Burn bans back again with little precipitation easing drought


As of Wednesday, Gregg County is back under a burn ban, one of 139 current orders throughout the state’s 254 counties.

Surrounding areas are in the same condition: Rusk County’s burn ban is still in place alongside Smith, Upshur, Harrison, Panola and others, established by their respective county judges and commissioners.

Facing an “imminent threat of disaster,” according to county judge Bill Stoudt’s Wednesday order, outdoor burning not contained by an enclosure is prohibited in unincorporated areas of Gregg County through the duration of the ban. Violating the order is a misdemeanor, and offenders can face a fine of up to $500.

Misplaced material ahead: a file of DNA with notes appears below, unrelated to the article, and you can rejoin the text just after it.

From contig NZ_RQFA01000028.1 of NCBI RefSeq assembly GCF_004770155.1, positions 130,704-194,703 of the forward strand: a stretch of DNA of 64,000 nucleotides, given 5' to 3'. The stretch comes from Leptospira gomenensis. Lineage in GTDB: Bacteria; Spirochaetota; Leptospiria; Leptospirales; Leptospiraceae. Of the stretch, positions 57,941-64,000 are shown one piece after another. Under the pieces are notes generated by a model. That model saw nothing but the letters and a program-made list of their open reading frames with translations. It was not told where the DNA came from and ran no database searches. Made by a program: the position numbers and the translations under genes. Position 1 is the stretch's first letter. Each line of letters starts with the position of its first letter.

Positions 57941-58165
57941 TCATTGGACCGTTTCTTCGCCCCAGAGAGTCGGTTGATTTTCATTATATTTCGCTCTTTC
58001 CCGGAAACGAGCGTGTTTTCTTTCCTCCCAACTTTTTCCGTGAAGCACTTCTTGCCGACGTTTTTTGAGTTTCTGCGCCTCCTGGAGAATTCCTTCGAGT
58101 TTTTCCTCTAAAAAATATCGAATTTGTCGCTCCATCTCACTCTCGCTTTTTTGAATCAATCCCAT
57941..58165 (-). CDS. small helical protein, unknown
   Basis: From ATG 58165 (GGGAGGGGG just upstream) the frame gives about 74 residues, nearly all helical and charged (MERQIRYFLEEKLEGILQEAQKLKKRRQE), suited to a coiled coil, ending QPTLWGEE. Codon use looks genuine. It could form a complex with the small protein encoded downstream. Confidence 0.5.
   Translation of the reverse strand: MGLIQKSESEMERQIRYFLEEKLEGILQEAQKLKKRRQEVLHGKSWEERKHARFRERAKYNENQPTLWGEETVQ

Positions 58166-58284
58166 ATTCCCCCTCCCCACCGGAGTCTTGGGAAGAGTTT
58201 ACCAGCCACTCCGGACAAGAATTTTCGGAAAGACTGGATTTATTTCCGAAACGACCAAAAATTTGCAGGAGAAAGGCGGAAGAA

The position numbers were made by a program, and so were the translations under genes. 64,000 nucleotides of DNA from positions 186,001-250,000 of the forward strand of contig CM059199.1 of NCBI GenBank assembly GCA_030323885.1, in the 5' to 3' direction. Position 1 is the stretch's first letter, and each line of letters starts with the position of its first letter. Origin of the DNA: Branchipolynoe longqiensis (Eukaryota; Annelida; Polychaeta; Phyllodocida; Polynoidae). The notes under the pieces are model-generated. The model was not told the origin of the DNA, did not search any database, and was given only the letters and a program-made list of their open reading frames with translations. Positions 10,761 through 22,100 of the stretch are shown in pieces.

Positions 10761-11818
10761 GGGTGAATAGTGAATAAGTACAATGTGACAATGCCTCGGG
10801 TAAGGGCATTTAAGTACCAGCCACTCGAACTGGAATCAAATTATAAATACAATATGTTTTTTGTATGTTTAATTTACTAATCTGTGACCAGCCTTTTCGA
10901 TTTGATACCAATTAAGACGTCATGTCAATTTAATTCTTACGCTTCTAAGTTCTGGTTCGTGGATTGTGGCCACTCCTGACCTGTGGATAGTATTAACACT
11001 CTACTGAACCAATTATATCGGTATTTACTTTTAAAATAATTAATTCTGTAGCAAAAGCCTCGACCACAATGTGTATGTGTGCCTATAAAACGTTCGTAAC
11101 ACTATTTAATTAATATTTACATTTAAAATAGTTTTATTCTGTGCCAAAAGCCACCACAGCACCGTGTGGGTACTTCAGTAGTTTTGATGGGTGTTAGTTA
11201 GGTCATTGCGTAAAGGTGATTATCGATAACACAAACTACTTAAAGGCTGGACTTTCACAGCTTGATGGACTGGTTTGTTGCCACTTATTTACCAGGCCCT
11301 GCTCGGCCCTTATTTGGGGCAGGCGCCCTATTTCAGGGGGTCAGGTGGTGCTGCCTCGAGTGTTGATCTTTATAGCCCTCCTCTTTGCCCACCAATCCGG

Gregg County currently has a mean rating of 688 on the Keetch-Byram Drought Index, used to gauge the potential of forest fires.

According to online portal of Texas A&M’s Texas Weather Connection, “The drought index is based on a daily water balance, where a drought factor is balanced with precipitation and soil moisture (assumed to have a maximum storage capacity of 8-inches) and is expressed in hundredths of an inch of soil moisture depletion.”

The index ranges from 0 to 800: from ‘no moisture depletion’ at the base to ‘absolutely dry conditions’ at high risk of forest fire.

Indications in Gregg County range from 644 in some areas to 735 on the high end of the scale. Some areas of Rusk County rate as low as 567 but other locations peak at 718 – Rusk has an average rating of 662.36 on the KBDI as of Friday afternoon.



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